On the 2nd November 1795, the Directory was established in France. Created as a result of the Thermidorean Reaction that ended the dominance of the Committee of Public Safety, the Directory survived for four years before it was overthrown by Napoleon in the coup of the 18th Brumaire.
The Thermidorean Reaction that began on the 27th July 1794 had seen the National Convention turn against the Jacobin leaders of the French Revolution, leading to the arrest and execution of Robespierre and 21 others. This was followed by a purge of other radicals in what became known as the White Terror.
Having alienated itself from the radical left-wing, the National Convention also faced threats from the right that culminated in the Royalist attack on the 13th Vendémiaire which was put down by Napoleon Bonaparte with a whiff of grapeshot.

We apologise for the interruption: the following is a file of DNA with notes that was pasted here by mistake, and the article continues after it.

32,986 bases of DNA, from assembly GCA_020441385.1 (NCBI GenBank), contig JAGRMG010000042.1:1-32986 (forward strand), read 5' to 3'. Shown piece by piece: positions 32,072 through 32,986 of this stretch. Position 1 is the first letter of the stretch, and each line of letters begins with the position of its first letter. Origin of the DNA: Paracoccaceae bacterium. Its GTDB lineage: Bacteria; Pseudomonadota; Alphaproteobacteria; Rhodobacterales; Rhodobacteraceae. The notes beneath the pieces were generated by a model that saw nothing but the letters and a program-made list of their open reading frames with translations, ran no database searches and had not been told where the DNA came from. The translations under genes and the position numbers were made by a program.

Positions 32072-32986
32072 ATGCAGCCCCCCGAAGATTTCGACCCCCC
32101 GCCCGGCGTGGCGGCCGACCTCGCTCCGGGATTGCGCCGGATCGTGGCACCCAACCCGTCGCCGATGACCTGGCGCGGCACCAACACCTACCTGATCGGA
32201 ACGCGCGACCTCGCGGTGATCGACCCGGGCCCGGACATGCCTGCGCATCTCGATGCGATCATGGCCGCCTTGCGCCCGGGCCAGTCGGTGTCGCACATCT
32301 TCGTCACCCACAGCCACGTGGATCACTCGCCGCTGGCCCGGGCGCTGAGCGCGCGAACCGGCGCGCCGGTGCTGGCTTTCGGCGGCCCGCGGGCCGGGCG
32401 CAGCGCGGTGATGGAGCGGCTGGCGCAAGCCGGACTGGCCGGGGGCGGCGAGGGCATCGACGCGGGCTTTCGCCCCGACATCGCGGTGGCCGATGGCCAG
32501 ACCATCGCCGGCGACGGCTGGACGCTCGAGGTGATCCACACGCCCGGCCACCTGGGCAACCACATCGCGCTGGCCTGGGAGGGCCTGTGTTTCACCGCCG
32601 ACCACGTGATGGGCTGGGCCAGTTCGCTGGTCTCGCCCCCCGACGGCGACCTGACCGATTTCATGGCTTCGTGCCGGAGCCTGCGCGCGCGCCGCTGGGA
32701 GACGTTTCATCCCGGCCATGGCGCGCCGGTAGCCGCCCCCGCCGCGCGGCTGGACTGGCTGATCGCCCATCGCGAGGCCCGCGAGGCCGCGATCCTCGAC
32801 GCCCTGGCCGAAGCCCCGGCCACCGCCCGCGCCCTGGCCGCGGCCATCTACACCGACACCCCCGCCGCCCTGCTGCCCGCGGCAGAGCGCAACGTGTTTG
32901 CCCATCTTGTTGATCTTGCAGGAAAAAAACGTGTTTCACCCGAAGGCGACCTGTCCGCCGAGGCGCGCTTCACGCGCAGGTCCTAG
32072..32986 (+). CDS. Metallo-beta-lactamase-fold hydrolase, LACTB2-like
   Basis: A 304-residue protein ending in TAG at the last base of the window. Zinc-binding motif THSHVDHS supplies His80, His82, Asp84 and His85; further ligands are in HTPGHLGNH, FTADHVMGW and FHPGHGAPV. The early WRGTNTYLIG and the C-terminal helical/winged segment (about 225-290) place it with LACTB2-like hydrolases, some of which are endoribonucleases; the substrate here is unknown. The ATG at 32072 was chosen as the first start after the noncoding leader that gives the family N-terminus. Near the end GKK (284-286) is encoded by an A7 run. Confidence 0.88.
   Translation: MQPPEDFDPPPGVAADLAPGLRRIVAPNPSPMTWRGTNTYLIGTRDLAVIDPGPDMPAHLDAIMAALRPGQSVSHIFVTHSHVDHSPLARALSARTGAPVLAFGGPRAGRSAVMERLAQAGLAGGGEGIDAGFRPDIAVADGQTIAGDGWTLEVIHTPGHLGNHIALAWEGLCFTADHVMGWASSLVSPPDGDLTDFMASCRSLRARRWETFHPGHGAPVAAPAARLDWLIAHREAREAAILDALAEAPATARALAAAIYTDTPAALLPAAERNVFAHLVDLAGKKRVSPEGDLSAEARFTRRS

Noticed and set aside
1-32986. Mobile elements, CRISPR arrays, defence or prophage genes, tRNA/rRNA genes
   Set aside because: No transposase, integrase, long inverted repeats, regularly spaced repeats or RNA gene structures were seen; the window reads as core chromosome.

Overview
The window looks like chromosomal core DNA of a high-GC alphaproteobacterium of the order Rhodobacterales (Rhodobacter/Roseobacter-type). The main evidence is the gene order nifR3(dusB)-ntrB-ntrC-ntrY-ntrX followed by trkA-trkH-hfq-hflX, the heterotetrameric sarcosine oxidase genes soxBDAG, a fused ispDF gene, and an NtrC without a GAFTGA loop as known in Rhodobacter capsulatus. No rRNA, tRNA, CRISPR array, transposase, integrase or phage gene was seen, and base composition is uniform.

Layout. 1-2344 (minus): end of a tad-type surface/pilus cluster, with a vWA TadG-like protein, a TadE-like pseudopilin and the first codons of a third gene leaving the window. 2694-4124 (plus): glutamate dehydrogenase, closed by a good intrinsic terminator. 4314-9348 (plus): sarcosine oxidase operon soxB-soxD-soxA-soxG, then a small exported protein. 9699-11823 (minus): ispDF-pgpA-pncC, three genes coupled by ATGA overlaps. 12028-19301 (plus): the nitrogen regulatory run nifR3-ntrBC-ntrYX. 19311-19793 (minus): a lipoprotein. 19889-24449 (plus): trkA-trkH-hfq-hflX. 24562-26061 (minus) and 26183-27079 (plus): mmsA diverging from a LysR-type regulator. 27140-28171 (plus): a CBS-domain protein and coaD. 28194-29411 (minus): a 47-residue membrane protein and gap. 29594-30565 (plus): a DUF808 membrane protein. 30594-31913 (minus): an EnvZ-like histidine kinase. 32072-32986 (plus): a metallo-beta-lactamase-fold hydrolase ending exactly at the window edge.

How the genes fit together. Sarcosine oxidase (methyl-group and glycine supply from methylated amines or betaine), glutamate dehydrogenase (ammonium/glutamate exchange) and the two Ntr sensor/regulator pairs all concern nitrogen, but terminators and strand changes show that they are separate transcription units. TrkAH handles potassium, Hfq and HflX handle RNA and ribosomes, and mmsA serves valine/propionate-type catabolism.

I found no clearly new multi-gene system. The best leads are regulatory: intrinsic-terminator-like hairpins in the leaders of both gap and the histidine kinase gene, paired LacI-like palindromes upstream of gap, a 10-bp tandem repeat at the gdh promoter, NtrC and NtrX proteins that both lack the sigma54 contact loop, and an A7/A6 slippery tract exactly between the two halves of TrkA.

Prior to the Royalist uprising, the National Convention had ratified a new constitution known as the Constitution of the Year III. This established a bicameral legislature and a five-man Directory that wielded executive power. However, the Directory was unsuccessful at dealing with the domestic problems facing France and even the military victories against foreign enemies were not enough to secure much support. In response the Directory used the Army to repress its opponents, which served to fuel the opposition even further and give the Army increasing power within France.
By 1799 even the government realised that it could not continue for much longer. On the 9th November Napoleon began a coup that replaced the Directory with the Consulate and effectively brought the French Revolution to an end, ten years after it began.